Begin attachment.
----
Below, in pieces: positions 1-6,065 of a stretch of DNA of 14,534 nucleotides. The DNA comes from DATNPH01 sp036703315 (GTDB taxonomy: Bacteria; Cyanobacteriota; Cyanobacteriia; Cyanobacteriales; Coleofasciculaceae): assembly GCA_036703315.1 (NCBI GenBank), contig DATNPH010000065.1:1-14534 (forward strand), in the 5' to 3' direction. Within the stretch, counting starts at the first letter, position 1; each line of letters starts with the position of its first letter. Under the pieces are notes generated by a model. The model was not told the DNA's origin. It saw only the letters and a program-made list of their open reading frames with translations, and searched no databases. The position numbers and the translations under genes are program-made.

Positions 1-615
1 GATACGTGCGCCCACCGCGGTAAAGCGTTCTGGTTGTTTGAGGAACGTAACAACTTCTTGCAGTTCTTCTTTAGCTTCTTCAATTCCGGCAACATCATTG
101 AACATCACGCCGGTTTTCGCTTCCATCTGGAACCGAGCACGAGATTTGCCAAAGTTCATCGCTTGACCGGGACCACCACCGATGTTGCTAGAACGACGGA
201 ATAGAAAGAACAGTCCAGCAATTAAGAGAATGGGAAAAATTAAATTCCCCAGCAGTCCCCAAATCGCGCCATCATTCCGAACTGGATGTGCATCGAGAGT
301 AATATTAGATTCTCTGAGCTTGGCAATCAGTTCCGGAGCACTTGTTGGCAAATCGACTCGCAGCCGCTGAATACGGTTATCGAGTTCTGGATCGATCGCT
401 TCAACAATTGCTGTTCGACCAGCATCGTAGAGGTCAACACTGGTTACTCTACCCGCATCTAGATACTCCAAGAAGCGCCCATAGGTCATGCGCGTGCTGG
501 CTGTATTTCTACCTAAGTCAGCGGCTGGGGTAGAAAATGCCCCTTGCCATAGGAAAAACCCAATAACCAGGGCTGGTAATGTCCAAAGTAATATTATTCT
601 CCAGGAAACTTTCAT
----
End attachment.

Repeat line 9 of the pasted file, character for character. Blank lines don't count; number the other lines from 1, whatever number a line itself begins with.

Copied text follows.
601 CCAGGAAACTTTCAT